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Updated: Feb 22, 2019

In today's guest blog, my fellow From Aways podcaster Alex Sheppard takes a look at the deal between CPL and Mediapro. Once the season begins I'll be posting more content from Alex as he covers the tactical and analytical side of the inaugural CanPL season.

You can find him on Twitter at @its_shep.


As Canadian Premier League staff, press, and honored guests journeyed into downtown Toronto for a “landmark” CPL announcement yesterday evening, confusion reigned amongst supporters across the internet. The CPL made the slightly puzzling and certainly tantalizing decision to release the details of the announcement in a press release a half hour before their live streamed event: a deal brokered by Canadian Soccer Business means that the CPL has entered a 10-year agreement with Mediapro to produce content for the league.

Yes, I know that sounds ambiguous. In reality, the press release issued by the CPL was long and convoluted, a haystack leaving supporters to frantically dig for any information on how they will be able to watch games. While specifics are still few and far between, we at least now have some idea.

Here is a primer for potential CPL viewers.

Who are Mediapro?

Simply put, they are a Spanish production company who produce a variety of content, but are mostly known for their work on sporting events. Any fans of LaLiga will be familiar with their work, as they currently are responsible for production of Spanish first tier matches. Put simply, they provide the equipment and staff to produce a full scale live production: from cameras, to audio, to sets, and more.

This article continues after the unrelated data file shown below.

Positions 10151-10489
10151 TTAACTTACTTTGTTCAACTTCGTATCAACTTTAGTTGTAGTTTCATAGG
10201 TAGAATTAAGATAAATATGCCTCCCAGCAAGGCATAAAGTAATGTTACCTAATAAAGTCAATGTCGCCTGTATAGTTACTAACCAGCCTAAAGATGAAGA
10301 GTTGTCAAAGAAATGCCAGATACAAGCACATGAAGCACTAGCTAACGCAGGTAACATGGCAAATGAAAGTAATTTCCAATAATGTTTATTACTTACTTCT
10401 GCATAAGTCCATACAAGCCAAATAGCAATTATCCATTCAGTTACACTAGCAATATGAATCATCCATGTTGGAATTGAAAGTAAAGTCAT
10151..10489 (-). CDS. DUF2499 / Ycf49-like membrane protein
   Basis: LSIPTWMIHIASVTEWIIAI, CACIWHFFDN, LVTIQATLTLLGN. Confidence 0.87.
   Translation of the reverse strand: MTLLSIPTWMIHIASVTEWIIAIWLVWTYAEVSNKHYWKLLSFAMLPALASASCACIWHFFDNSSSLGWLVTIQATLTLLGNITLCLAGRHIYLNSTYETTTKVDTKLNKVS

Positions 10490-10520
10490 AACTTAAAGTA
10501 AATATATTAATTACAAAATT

Certainly, this is a big get for the CPL, as Mediapro are a massive company with a great deal of experience. They have 68 studios in 36 countries, across 4 continents. They recently signed a new deal with LaLiga, and will assume production of the French Ligue 1 next year.

LaLiga’s presentation is impressive. Viewers are treated to impressive eye-candy with 360-degree video, live analysis and stats, replays from player-specific viewpoints that are presumably a product of witchcraft, and everyone’s favorite adorable spider-cam.

What is the agreement?

The agreement will run for 10 years, and gives Mediapro domestic and global rights to the Canadian Premier League as well as the Canadian Championship, League 1 Ontario, and all home men’s and women’s national team matches. While the press release didn’t include a specific dollar value of the deal, it is being reported that Mediapro is committed to investing $200m over the span of the 10-year deal.

It appears that Mediapro will offer an OTT streaming service dedicated to Canadian Soccer, possibly alongside a 24/7 TV channel. Mediapro are also responsible for, and open to, licensing broadcasts to any other platforms, which will be crucial.

What does this mean for fans? This is the real question for most. How can we watch the games? In honesty, the CPL event last night answered few questions and raised many more. This is in danger of becoming tradition. There was much fanfare, much back patting, a very long and very glitzy video, and a very bizarre cameo from Hristo Stoichkov(?!?!) which cleared up absolutely nothing but was welcome nonetheless.

One thing that we do know is that matches will be available on all platforms. You will be able to watch on your TV if that’s what tickles you, or on your desktop/mobile for cable-cutters like myself. It is unclear yet what platform this will be presented through, with suggestions of a brand-new streaming app and a dedicated TV channel being bandied about quite liberally last night.

It is important to note that Mediapro and the CPL seem very open to licensing matches and content to other platforms. No concrete arrangement was spoken of, but this leaves open the possibility of CPL matches on cable channels or streaming services you already subscribe to.

As well as match content, Mediapro went to great lengths to push their view that the match itself is only half of the story. It seems as though they have an ambitious plan to produce content around the clubs, players, and culture of our blossoming league. A 24/7, dedicated channel to Canadian Soccer seems to be the idea.